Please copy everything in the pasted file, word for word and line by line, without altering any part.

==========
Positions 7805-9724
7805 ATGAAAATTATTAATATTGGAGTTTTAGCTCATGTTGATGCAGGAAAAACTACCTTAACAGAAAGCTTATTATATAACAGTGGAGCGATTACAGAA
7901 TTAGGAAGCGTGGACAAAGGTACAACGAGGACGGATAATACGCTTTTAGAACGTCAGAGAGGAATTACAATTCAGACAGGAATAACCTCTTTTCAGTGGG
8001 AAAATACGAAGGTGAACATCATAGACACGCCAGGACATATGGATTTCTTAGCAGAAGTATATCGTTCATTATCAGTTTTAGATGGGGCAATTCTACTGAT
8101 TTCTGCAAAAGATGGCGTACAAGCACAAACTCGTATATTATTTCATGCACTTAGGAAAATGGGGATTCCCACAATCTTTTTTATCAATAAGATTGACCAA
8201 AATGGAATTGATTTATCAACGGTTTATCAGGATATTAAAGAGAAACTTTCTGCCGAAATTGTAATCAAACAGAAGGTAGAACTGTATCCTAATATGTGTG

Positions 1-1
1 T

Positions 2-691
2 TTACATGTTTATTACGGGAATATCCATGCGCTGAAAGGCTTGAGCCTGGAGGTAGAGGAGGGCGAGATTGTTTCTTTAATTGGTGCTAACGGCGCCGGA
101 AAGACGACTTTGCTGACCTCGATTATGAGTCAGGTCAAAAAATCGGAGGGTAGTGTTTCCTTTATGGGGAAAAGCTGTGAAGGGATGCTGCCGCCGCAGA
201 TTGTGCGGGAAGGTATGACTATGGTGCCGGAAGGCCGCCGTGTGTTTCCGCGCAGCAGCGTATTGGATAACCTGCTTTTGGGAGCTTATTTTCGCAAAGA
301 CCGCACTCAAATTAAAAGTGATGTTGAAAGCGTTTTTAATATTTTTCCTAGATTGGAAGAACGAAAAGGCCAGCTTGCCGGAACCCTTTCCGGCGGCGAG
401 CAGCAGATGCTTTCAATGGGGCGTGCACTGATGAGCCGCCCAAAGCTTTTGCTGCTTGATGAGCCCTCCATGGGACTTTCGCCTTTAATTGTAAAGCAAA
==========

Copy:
Positions 7805-9724
7805 ATGAAAATTATTAATATTGGAGTTTTAGCTCATGTTGATGCAGGAAAAACTACCTTAACAGAAAGCTTATTATATAACAGTGGAGCGATTACAGAA
7901 TTAGGAAGCGTGGACAAAGGTACAACGAGGACGGATAATACGCTTTTAGAACGTCAGAGAGGAATTACAATTCAGACAGGAATAACCTCTTTTCAGTGGG
8001 AAAATACGAAGGTGAACATCATAGACACGCCAGGACATATGGATTTCTTAGCAGAAGTATATCGTTCATTATCAGTTTTAGATGGGGCAATTCTACTGAT
8101 TTCTGCAAAAGATGGCGTACAAGCACAAACTCGTATATTATTTCATGCACTTAGGAAAATGGGGATTCCCACAATCTTTTTTATCAATAAGATTGACCAA
8201 AATGGAATTGATTTATCAACGGTTTATCAGGATATTAAAGAGAAACTTTCTGCCGAAATTGTAATCAAACAGAAGGTAGAACTGTATCCTAATATGTGTG

Positions 1-1
1 T

Positions 2-691
2 TTACATGTTTATTACGGGAATATCCATGCGCTGAAAGGCTTGAGCCTGGAGGTAGAGGAGGGCGAGATTGTTTCTTTAATTGGTGCTAACGGCGCCGGA
101 AAGACGACTTTGCTGACCTCGATTATGAGTCAGGTCAAAAAATCGGAGGGTAGTGTTTCCTTTATGGGGAAAAGCTGTGAAGGGATGCTGCCGCCGCAGA
201 TTGTGCGGGAAGGTATGACTATGGTGCCGGAAGGCCGCCGTGTGTTTCCGCGCAGCAGCGTATTGGATAACCTGCTTTTGGGAGCTTATTTTCGCAAAGA
301 CCGCACTCAAATTAAAAGTGATGTTGAAAGCGTTTTTAATATTTTTCCTAGATTGGAAGAACGAAAAGGCCAGCTTGCCGGAACCCTTTCCGGCGGCGAG
401 CAGCAGATGCTTTCAATGGGGCGTGCACTGATGAGCCGCCCAAAGCTTTTGCTGCTTGATGAGCCCTCCATGGGACTTTCGCCTTTAATTGTAAAGCAAA